Emotional intelligence is one of those concepts that we forget and miss when considering how we educate our children. This concept, developed by psychologists such as Daniel Goleman, considers the emotional and introspective facet of particular interest as children grow up in good psychological and relationship health.
however, in a few families and educational institutions, sufficient effort is devoted to educating children’s emotions. Whether due to a lack of time, limited resources, or a stiffened educational program in the past, emotions have been looked down upon and our children grow up without certain educational guidelines that help them improve self-control, l self-esteem, assertiveness or the way you interact and communicate with other people.
How to educate emotions? Several psychological keys
Over the past decades, more and more parents and schools have realized the vital importance of children’s emotional state to their academic performance and happiness.
Therefore, What psychological and educational keys can we use to improve the emotional state of children? We review them below.
1. Value the process and not so much the result
Sometimes adults are too focused on our children’s performance: what marks they get in their exams, what is their IQ level, how they compare to other classmates … This attitude makes them dependent on the resulting praise, and sends them a totally wrong message: the value of the activity they perform depends on their ability to solve it correctly.
In the case of advantaged children and those who are good at problem-solving (who are not necessarily the smartest or those who will have a brighter future), they are positively empowered for their success, but are rarely valued. performed to achieve this result. In this way, they are also taught that the enjoyment of the activity is completely secondary, because the important thing is that they were able to solve the problem. As we can see, this is not a good strategy.
Additionally, in children with divergent thinking and / or having a harder time solving problems, they are also instilled with the idea that they are not able to be successful, which can lead to a Pygmalion effect. They are also not conveyed the importance of enjoying the thought process and the task, because the only important thing is to get an objectively correct result.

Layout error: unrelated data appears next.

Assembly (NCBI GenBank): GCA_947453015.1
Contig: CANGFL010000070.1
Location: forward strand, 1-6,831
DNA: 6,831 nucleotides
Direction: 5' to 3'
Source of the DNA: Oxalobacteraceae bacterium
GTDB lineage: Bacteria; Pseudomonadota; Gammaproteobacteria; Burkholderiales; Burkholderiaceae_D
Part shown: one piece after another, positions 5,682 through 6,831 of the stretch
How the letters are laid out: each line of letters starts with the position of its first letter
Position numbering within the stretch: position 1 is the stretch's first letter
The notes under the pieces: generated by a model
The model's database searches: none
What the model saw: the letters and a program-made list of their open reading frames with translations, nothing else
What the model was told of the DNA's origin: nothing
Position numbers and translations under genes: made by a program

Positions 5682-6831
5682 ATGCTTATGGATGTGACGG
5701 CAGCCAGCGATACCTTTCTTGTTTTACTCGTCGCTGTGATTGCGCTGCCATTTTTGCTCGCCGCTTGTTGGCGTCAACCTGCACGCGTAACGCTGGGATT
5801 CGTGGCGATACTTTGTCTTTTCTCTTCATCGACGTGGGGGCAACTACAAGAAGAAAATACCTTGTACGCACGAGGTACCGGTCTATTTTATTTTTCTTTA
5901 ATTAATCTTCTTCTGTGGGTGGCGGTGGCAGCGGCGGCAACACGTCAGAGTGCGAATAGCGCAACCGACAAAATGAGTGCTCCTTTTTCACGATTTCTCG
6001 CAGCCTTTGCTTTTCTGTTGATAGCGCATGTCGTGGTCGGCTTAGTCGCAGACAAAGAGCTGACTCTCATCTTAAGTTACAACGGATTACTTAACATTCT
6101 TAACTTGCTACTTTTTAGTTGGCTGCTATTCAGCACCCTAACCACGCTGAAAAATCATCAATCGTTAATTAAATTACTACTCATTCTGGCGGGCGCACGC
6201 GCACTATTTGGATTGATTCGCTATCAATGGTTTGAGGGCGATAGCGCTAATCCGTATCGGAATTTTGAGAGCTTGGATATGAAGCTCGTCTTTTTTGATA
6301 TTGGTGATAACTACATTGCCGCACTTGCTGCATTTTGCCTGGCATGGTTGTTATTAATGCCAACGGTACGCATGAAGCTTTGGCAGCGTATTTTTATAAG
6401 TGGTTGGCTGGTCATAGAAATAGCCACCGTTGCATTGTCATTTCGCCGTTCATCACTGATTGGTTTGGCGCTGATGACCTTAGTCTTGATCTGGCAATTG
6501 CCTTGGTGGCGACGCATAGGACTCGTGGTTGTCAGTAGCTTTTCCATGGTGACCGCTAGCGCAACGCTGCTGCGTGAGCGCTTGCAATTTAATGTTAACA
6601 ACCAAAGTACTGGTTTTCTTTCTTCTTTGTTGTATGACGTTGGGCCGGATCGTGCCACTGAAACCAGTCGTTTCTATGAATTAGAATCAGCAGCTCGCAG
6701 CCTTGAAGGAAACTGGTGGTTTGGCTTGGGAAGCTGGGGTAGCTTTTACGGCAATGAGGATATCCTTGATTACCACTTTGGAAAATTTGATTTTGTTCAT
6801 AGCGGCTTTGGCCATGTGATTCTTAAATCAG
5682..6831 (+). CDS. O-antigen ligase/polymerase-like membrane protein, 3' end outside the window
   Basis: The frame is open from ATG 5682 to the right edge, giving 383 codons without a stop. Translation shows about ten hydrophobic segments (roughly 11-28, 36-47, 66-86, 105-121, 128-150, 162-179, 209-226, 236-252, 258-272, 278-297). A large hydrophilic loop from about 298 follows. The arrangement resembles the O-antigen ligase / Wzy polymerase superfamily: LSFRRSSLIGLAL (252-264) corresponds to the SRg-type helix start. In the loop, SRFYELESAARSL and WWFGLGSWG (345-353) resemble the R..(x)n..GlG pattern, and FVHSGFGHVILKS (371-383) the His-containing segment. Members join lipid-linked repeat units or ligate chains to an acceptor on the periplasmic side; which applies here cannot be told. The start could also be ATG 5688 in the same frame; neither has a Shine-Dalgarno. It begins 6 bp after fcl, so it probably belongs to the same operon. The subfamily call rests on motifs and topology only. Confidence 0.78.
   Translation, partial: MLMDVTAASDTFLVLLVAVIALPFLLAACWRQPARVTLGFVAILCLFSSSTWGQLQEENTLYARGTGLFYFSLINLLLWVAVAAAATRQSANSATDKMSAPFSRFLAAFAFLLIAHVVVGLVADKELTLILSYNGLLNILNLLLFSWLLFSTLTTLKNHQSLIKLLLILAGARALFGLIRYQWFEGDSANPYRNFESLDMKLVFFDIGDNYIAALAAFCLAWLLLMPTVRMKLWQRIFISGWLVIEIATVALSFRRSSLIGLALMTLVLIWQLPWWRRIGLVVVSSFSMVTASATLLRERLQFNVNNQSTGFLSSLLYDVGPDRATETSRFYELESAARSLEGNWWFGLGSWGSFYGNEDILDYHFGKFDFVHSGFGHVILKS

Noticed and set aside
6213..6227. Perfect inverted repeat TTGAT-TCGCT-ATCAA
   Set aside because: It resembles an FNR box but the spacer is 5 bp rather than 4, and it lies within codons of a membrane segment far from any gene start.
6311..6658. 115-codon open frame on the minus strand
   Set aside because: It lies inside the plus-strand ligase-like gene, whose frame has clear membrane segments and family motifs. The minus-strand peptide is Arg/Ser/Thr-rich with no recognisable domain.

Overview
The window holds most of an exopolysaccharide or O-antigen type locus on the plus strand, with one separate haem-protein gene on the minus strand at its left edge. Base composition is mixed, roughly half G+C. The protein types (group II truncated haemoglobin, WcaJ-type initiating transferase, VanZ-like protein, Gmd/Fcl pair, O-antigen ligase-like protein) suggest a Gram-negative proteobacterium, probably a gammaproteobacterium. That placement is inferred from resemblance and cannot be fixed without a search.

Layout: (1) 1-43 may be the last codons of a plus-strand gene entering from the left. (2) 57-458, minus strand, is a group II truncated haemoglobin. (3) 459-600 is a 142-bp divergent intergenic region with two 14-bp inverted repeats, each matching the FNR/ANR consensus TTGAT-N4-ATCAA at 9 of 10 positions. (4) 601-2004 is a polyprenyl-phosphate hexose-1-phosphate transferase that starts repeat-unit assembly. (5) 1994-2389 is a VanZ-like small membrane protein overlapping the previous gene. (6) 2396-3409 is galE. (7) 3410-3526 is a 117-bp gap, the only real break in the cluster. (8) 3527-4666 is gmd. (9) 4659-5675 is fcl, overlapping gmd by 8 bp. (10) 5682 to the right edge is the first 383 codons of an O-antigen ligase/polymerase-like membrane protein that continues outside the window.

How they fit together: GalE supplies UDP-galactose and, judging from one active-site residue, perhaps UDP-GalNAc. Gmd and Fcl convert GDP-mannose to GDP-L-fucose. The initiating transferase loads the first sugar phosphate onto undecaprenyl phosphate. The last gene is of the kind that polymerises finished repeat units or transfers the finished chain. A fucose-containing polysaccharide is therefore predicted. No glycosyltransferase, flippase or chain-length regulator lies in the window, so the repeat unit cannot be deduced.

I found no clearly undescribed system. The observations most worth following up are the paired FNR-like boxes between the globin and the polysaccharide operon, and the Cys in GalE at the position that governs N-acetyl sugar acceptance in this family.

To avoid this outcome-oriented pattern, it is advisable to focus on the thinking process, motivating the student to adapt the pieces of the puzzle, and giving them the necessary attention and feedback (and not excessive) so that he himself will discover the path that will lead you to the right result.
2. Play emotional introspection games
Something as simple as playing to guess and define other people’s emotions can help children recognize, identify and reflect on anger, rage, guilt, shame, joy …
There are different activities and games that pursue this goal in one way or another.. As parents (or teachers) we can rely on these games to ask the little ones when such emotions were felt, how exactly they felt, what provoked them, how they returned to normal, etc. .
Relaxation allows children to momentarily disconnect from the infinity of stimuli they receive and reconnect with their breathing, their body, their muscles, their beats … It is a technique which, when used well, gives them great cognitive, emotional and behavioral benefits..
In fact, many schools are already setting up relaxation sessions. These sessions have great advantages, as reported by this study from the University of Valladolid led by Beatriz Peón.
What are the benefits of emotional education?
Emotional learning has a number of benefits for our children and students. This gives them certain psychological tools to build a much more positive view of their life, of themselves and of their environment. It also helps them deal with their fears and conflicts.
Children who develop good emotional intelligence are able to:
Increase your resilience, that is, recover from obstacles and bad feelings that you feel at any given moment.
Have an optimistic but moderate view of your possibilities.
Be more proactive, get more involved in your tasks and develop new interests.
Express their emotions in a way that makes them better able to cope with relationship and personal challenges.
Promote good self-esteem and self-confidence.
Be more cooperative and better manage conflicts and group requests.